LJCSWARTZ: I need to read your book, I bet.... Does it cover the skewer idea?
SUE: Yes, it does - and it coveres making pencils, too, much the same way using leads. You can sharpen the pencils. It was a project that I did some years back and they are great fun to make.
LJCSWARTZ: I saw the pencil idea...... I haven't found the lead yet, though I just threw some out while cleaning before using clay.
SUE: Staedtler makes them! They are actually for clutch pencils - you need a good art supplies store. They are used by architects and draughtsmen.
LJCSWARTZ: Oh.
NITEFALCON: And now there is eraser clay, too, to go with the pencils. :)
SHELLEY: I was thinking exactly the same thing, Nite!
SUE: When I worked as an illustrator, we used them all the time. They are about 1/16 inch (2mm) thick.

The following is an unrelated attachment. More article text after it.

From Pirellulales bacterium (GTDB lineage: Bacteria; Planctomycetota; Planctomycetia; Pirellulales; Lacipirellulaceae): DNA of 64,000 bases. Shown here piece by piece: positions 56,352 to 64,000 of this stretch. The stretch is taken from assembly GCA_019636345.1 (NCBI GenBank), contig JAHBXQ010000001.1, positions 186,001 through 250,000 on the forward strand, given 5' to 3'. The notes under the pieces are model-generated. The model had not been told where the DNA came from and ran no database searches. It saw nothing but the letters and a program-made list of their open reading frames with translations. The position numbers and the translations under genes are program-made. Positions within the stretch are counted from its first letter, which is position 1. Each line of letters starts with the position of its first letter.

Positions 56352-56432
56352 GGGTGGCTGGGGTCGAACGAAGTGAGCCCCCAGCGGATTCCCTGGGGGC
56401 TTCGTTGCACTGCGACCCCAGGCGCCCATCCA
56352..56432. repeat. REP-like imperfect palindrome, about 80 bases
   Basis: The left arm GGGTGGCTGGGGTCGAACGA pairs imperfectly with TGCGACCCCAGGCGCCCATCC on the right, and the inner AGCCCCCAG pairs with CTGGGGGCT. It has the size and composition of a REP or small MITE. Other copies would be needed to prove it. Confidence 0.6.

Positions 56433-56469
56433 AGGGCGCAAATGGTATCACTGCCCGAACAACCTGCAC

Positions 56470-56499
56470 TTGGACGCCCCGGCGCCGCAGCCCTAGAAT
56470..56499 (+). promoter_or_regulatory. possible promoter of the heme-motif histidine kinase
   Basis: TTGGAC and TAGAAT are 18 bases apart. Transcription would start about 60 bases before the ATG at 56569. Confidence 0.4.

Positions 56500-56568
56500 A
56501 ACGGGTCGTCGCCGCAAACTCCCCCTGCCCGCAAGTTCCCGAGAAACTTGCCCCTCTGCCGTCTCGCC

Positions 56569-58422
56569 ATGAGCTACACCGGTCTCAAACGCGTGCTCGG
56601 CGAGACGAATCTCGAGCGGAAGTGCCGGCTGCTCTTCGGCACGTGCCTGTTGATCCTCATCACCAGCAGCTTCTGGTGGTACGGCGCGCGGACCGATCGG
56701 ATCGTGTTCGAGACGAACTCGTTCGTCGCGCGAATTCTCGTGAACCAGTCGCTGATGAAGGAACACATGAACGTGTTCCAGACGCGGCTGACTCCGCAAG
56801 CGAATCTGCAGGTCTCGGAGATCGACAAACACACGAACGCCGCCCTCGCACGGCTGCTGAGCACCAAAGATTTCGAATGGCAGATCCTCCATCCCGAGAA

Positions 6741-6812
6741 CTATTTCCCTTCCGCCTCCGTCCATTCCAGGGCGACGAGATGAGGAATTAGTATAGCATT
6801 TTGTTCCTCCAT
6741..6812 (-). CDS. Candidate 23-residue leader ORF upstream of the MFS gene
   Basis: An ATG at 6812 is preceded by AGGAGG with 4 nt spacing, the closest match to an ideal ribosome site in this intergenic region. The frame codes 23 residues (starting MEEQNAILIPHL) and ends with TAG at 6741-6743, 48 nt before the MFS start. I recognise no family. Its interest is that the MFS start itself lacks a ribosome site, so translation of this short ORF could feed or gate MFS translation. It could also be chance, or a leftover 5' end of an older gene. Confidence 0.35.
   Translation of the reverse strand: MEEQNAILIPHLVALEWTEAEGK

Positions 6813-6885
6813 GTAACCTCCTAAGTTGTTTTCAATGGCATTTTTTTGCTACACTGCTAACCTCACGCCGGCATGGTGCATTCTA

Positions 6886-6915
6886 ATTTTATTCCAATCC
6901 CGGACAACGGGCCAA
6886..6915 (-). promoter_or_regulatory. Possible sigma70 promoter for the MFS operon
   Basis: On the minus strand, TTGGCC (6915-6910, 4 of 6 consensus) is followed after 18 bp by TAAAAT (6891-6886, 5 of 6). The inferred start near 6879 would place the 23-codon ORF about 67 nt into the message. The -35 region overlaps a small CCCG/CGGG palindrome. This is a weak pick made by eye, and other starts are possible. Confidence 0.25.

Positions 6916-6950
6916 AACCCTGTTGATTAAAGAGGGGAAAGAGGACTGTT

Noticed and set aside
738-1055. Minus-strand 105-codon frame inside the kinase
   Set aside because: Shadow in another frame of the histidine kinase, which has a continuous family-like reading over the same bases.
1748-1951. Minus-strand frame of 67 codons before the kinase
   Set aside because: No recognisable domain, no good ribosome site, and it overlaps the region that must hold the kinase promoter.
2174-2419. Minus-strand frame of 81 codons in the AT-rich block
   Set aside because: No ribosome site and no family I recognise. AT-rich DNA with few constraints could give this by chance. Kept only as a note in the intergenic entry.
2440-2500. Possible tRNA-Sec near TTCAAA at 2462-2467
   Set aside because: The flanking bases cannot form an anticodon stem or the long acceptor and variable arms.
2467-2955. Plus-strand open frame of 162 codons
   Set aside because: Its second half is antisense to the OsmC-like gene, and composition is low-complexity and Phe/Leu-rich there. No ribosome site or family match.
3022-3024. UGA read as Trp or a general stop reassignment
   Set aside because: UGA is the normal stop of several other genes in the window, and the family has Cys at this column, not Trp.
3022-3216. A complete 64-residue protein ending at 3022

SHELLEY: Any particular type of lead better than others?
ALAN: Yes - either 2 or 3mm.
SUE: I like HB - good all purpose lead.
SHELLEY: Thanks.
SUE: Staedtler makes coloured leads, too. I did think of stocking them at the Clay Pit, but we have to stick to clay related items or I would need a warehouse the size of a hangar!
PETRA: heheheheh. No kidding. I've just extended mine.
SHELLEY: Depends how clay related. You can end up with all sorts of things that can and does get used with polymer clay!
NITEFALCON: No kidding.
SUE: We are bursting at the seams... I am amazed how something that started as sideline to my jewellery business seems to have taken over part of my life!
SHELLEY: Have you ever thought of supplying rubber stamps as well, Sue?